Alvin York: A New Biography of the Hero of the Argonne

By Watson, Kevin Lee | Military Review, September-October 2014 | Go to article overview

Alvin York: A New Biography of the Hero of the Argonne


Watson, Kevin Lee, Military Review


ALVIN YORK: A New Biography of the Hero of the Argonne

Douglas V. Mastriano, The University Press of Kentucky, Lexington, 2014, 318 pages, $34.95

Douglas Mastriano's book, Alvin York: A New Biography of the Hero of the Argonne takes the reader through the life of Alvin York. The author begins with a brief coverage of York's early development as a simple backwoodsman and then his experiences as a soldier leading up to 8 October 1918. Fittingly, one entire chapter focuses on York's action in the engagement in which he earned the Medal of Honor. Mastriano then provides an overview of York's remaining years and his efforts to help his community prepare to meet the challenges of a new world. Mastriano ends his book with a thorough discussion defending his research.

Alvin York was born into a typical hard-scrabble existence common to many Americans raised in the backwoods areas of the country in the late 1880s. The Cumberland Valley of Tennessee was in many respects a good representation of the predominantly rural America of that time. Families scratched out a living from the land with subsistence farming, augmented by hunting and fishing. There was a strong religious element within rural communities as well as a brawling, moonshine-drinking element that took to the bars on weekends. Alvin York was intimately familiar with both elements before he took his place at the "mourners' bench" on New Year's Day, 1915 when he accepted the Lord as his savior.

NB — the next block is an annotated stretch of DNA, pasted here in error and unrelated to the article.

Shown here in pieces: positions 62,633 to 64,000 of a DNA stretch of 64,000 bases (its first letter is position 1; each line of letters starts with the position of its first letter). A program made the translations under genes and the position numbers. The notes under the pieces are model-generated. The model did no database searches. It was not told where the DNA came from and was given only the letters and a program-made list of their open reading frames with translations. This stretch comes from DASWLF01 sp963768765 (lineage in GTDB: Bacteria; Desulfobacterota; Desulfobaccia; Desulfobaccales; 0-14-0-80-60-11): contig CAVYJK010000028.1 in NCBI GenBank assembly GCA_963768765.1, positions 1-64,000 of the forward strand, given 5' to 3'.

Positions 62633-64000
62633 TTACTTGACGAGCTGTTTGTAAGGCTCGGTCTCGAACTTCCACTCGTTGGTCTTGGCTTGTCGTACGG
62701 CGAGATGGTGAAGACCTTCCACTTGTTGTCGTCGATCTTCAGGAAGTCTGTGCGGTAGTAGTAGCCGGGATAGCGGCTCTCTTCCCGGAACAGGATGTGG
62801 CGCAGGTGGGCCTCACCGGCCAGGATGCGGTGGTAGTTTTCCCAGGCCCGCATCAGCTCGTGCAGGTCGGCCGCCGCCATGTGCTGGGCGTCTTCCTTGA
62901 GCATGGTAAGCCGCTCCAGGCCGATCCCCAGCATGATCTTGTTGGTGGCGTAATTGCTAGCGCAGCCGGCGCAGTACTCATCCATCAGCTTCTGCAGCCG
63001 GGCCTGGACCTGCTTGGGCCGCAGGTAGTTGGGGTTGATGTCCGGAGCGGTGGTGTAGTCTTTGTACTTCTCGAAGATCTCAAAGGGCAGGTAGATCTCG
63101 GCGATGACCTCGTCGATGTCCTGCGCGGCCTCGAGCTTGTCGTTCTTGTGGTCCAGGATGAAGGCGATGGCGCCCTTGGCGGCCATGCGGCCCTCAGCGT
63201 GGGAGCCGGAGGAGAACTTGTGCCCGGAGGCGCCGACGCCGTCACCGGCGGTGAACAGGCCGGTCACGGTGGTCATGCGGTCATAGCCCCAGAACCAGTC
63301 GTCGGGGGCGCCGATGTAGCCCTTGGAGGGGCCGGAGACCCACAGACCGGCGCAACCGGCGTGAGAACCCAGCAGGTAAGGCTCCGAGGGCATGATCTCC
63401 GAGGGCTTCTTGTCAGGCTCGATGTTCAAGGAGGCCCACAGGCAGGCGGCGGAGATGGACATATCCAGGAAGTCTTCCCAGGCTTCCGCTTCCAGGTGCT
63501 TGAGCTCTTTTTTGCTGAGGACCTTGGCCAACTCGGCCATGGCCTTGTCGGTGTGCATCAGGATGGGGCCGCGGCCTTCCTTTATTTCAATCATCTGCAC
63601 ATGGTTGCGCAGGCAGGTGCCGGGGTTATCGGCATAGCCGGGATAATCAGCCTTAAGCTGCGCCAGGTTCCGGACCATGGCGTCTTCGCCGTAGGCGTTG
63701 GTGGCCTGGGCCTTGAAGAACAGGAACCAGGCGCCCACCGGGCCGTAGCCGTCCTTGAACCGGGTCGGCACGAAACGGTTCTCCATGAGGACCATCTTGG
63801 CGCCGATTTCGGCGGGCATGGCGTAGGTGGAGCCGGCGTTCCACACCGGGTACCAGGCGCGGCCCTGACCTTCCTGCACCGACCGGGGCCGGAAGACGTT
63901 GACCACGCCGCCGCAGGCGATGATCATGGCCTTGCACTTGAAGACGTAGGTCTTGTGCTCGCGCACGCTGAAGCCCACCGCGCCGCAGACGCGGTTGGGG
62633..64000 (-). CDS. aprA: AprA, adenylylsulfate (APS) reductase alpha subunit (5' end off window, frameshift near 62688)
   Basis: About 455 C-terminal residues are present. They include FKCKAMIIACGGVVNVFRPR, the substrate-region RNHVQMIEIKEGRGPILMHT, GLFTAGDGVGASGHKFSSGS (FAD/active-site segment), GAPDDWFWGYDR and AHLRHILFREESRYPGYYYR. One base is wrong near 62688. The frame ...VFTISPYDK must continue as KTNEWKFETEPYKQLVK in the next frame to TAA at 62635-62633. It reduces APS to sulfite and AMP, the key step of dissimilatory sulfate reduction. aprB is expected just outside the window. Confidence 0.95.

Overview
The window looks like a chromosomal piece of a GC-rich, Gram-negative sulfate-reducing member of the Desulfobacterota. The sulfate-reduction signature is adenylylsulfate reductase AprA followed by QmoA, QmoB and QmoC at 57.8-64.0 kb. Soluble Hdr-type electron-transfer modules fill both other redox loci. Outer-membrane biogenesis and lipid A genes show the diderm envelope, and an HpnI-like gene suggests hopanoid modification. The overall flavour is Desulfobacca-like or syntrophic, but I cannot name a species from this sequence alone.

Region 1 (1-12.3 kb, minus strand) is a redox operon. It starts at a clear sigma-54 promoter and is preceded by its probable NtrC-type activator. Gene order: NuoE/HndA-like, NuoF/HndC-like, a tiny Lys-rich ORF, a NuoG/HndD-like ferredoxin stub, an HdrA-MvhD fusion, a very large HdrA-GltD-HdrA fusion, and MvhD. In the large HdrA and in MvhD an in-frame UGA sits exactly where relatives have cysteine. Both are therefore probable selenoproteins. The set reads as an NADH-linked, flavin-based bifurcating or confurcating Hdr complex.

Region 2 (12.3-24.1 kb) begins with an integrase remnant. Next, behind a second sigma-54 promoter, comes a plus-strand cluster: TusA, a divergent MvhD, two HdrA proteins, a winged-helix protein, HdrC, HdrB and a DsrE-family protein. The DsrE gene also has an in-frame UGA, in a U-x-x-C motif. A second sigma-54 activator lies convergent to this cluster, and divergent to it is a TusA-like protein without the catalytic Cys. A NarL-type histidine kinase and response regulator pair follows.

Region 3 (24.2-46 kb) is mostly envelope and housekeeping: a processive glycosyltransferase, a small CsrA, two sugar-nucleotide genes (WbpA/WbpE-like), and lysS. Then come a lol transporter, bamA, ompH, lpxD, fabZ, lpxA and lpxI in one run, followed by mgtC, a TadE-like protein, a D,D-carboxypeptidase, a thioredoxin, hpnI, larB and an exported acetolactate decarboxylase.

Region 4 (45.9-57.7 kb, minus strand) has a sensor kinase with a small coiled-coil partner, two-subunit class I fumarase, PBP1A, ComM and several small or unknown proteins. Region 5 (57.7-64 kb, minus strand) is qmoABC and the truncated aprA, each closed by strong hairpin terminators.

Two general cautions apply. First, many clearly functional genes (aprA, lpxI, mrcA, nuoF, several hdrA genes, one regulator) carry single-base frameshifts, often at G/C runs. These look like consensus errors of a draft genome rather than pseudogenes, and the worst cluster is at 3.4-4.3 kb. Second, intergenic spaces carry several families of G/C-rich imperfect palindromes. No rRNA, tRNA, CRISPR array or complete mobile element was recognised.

Alvin's relatively strict brand of religion led him to request status as a conscientious objector and, despite numerous appeals his request was never accepted. Alvin was lucky that some of early military leaders were also men of strong religious convictions. They had many discussions that eventually enabled Alvin to reconcile fighting for his country with his religious views. Like many new soldiers from rural backgrounds, Alvin had little difficulty with the physical rigors and discomforts of soldier training; in fact, his exposure to men from different parts of the country and recent immigrants was probably the greater challenge.

Many rural soldiers had difficulty with sea sickness while traveling to first England and then on to France. Once in France, his unit had experiences typical of most American expeditionary forces as they moved from the coast of France into training areas where they learned tactics, techniques, and procedures from French and British veterans. Alvin's unit, the 328th Regiment of the 82nd Division, was eased into the lines of a "quiet sector" east of Verdun. …

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